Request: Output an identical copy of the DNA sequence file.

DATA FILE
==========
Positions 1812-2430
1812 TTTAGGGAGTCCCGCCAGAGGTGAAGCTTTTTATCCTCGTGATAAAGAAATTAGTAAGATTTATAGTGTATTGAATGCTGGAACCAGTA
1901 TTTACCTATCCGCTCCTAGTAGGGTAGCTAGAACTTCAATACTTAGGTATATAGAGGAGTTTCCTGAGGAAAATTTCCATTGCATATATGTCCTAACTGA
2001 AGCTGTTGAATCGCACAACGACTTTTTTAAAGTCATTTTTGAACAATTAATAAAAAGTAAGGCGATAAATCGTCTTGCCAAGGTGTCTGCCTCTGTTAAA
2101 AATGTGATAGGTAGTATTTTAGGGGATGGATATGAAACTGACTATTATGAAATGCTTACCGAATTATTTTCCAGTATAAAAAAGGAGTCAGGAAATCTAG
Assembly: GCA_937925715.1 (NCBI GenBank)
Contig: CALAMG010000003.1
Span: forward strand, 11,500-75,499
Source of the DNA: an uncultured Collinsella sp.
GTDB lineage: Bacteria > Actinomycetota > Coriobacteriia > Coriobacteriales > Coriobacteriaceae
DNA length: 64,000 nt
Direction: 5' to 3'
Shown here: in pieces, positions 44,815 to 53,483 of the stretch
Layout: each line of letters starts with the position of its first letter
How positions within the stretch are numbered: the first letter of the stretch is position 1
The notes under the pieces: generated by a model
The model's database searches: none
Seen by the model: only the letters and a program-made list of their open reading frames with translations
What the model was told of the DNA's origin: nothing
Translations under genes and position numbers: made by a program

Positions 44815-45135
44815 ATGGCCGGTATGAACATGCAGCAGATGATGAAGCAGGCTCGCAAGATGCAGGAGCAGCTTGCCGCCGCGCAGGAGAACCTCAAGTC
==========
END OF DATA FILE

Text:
Positions 1812-2430
1812 TTTAGGGAGTCCCGCCAGAGGTGAAGCTTTTTATCCTCGTGATAAAGAAATTAGTAAGATTTATAGTGTATTGAATGCTGGAACCAGTA
1901 TTTACCTATCCGCTCCTAGTAGGGTAGCTAGAACTTCAATACTTAGGTATATAGAGGAGTTTCCTGAGGAAAATTTCCATTGCATATATGTCCTAACTGA
2001 AGCTGTTGAATCGCACAACGACTTTTTTAAAGTCATTTTTGAACAATTAATAAAAAGTAAGGCGATAAATCGTCTTGCCAAGGTGTCTGCCTCTGTTAAA
2101 AATGTGATAGGTAGTATTTTAGGGGATGGATATGAAACTGACTATTATGAAATGCTTACCGAATTATTTTCCAGTATAAAAAAGGAGTCAGGAAATCTAG
Assembly: GCA_937925715.1 (NCBI GenBank)
Contig: CALAMG010000003.1
Span: forward strand, 11,500-75,499
Source of the DNA: an uncultured Collinsella sp.
GTDB lineage: Bacteria > Actinomycetota > Coriobacteriia > Coriobacteriales > Coriobacteriaceae
DNA length: 64,000 nt
Direction: 5' to 3'
Shown here: in pieces, positions 44,815 to 53,483 of the stretch
Layout: each line of letters starts with the position of its first letter
How positions within the stretch are numbered: the first letter of the stretch is position 1
The notes under the pieces: generated by a model
The model's database searches: none
Seen by the model: only the letters and a program-made list of their open reading frames with translations
What the model was told of the DNA's origin: nothing
Translations under genes and position numbers: made by a program

Positions 44815-45135
44815 ATGGCCGGTATGAACATGCAGCAGATGATGAAGCAGGCTCGCAAGATGCAGGAGCAGCTTGCCGCCGCGCAGGAGAACCTCAAGTC